Nontraditional movie awards, Part 3


Snowboarding. Always different, always the same. Most people, when asked what it is about it that they love so much, will cite the 'freedom' of the act of riding itself. This can, of course, mean absolutely anything to anyone, from a grom taking their first tentative side-slipped turns, to a pro getting ready to drop in on their first AK line of the year. That's snowboarding. Always different. Always the same. Open to anyone, and fun for all.

And yet, despite this, most snowboarding films are anything but inclusive, offering only one snapshot of that experience and that usually at the most extreme end of the spectrum. Seeing these films is impressive and awe-inspiring, obviously. But it's a little like being asked to admire an oil-rich oligarch's latest super yacht. You can admire it, certainly. But empathize with it? Love it? Not so much. It's just too far outside the realm of our own experience.

There's a place for this, of course. Everyone needs heroes pushing the envelope, and providing dreams for the rest of us to aspire to. But I think we can all agree that there is far more to snowboarding than just this.

That's why films like the documentary "Sleeping Giants" -- which in 25 short minutes investigates the snowboarding scene in China -- offer a rich alternative to most cut/bang/stomp snowboarding flicks. Because a film like this isn't really about showcasing the progression at the cutting edge of the sport, or being a marketing platform for an energy drinks or a snowboard brand. Instead, it is about showcasing a very different area of shredding by focusing on a particular scene, its relationship to snowboarding and the experience it offers. It is, in other words, a real documentary, and more like the snowboarding experience for 99 percent of people out there.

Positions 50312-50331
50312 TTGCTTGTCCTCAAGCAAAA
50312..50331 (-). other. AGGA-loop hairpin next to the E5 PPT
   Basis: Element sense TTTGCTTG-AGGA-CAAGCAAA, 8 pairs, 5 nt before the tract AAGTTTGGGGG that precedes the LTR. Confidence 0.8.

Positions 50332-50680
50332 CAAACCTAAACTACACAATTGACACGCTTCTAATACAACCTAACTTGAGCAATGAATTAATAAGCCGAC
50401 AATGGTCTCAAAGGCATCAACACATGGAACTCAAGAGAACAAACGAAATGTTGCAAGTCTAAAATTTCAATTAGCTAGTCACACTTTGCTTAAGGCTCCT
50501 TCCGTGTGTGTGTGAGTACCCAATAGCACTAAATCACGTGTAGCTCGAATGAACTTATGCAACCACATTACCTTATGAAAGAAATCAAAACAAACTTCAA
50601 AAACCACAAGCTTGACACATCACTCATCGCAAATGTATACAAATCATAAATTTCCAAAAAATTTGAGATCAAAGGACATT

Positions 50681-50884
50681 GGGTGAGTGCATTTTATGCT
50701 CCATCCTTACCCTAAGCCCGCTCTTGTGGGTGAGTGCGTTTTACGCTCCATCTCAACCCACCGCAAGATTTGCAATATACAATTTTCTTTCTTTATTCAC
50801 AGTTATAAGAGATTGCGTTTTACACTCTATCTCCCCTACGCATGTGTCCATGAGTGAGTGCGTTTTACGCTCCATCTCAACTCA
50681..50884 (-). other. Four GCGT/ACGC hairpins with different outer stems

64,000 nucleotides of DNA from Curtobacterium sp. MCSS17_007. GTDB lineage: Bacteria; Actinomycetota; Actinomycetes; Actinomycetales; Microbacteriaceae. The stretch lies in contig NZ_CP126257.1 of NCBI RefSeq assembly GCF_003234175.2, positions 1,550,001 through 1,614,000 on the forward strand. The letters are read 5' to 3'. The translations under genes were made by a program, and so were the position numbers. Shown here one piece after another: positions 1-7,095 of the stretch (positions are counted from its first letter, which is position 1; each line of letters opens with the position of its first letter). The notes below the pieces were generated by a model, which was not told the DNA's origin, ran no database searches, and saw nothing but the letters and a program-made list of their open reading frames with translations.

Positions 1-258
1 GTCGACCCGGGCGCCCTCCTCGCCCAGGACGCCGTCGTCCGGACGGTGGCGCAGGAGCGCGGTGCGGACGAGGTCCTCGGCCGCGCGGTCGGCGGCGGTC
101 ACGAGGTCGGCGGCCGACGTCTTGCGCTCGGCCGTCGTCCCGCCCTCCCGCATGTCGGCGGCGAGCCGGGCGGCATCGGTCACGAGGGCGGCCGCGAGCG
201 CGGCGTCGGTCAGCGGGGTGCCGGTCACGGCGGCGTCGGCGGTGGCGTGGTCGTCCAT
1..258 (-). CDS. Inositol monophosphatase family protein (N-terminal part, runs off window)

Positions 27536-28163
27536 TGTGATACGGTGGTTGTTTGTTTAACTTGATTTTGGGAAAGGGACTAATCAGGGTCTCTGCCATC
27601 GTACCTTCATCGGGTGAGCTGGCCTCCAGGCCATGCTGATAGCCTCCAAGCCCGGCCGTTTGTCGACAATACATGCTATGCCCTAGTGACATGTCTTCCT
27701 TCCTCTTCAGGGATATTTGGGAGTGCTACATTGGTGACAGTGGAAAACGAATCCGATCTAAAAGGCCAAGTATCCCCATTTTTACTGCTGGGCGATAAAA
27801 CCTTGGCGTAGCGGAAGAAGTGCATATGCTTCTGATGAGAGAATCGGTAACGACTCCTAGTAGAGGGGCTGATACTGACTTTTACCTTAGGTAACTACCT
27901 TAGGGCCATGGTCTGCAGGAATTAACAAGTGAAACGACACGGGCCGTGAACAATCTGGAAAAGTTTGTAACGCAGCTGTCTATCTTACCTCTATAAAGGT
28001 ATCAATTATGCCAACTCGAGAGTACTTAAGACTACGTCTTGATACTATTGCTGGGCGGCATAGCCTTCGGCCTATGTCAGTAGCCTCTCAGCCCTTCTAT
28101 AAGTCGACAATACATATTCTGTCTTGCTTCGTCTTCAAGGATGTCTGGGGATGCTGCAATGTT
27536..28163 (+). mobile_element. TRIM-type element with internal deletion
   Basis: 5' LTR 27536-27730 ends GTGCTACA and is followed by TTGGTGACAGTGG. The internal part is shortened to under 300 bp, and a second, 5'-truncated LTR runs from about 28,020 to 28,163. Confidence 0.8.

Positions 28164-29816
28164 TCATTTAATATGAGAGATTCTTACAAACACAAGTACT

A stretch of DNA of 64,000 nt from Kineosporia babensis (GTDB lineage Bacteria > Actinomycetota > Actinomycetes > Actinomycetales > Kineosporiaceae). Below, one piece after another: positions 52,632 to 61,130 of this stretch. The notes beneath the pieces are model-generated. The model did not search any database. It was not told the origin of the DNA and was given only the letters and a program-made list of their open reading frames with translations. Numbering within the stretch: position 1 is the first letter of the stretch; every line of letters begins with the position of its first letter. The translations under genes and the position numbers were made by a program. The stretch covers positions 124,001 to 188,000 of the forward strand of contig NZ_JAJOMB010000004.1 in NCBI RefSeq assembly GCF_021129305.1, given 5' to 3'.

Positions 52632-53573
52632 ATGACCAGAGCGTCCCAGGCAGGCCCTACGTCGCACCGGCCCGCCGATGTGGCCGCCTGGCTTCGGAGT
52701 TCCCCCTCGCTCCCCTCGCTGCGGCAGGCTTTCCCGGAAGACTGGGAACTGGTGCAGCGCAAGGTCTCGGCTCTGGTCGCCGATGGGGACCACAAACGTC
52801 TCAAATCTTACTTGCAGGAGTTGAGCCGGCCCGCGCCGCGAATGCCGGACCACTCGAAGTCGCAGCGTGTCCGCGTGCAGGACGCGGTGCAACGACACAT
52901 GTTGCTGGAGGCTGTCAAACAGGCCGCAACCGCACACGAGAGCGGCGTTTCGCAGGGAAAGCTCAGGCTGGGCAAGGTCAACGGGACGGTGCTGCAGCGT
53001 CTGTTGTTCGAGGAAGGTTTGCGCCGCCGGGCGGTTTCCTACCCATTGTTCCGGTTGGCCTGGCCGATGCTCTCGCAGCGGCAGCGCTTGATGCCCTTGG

"Sleeping Giants" also tells a genuinely fascinating story about how snowboarding in China is flourishing under very different circumstances to those that saw it explode in Western society. There's next to no acceptance from mainstream Chinese culture, something that makes snowboarding itself is a good metaphor for a society that finds itself involved in "an interesting tug of war between old and new" as filmmaker Lebogang Rasethaba puts it in the film.

Watching the world these Chinese riders inhabit is a little like stepping back to a snowboarding year zero. What riding footage there is tends to be grainy handheld shots of kids taking their first turns, stoked locals patiently waiting in lift-lines, and local pros such as Xiaohu and Zhang Wei holding it down. These guys are riding icy hillocks and indoor snowdomes that make VT look like BC -- 'white streets in brown backcountry,' in Tobias Ludescher's memorable phrase -- and having the time of their lives doing so.

A key figure in this story is Steve Zdarksy, an Austrian who first went to China in 2000 to study Chinese and Economics. He is credited with creating the country's first half pipe and parks, organizing the Nanshan Open and generally kickstarting the entire scene in the vast country. It's good to see this type of snowboarding pioneer, as influential in his own way as somebody like Jeremy Jones or Shaun White, getting the coverage and props he deserves for opening the channels of snowboarding communication between China and the rest of the world.

There's a rich seam of calculated nostalgia in snowboarding right now, from the Bluebird Wax 'It was better when you hated us' tagline, to a collective desire to go back to a more innocent pre-Olympic time that seems to be the common reaction to the Sochi slopestyle controversy. Whether you think that notion is so much Western naval-gazing, the gritty, gutsy world depicted in "Sleeping Giants" certainly offers a vision of different, purer type of snowboarding experience.

When asked to sum up why he returns each year, despite the travel difficulties and the inferior conditions, Nils Arvidsson says snowboarding in China is more about the overall experience of travel and shared life experience than just the riding itself. "It's more like you're having fun here." And isn't that supposed to be the whole point?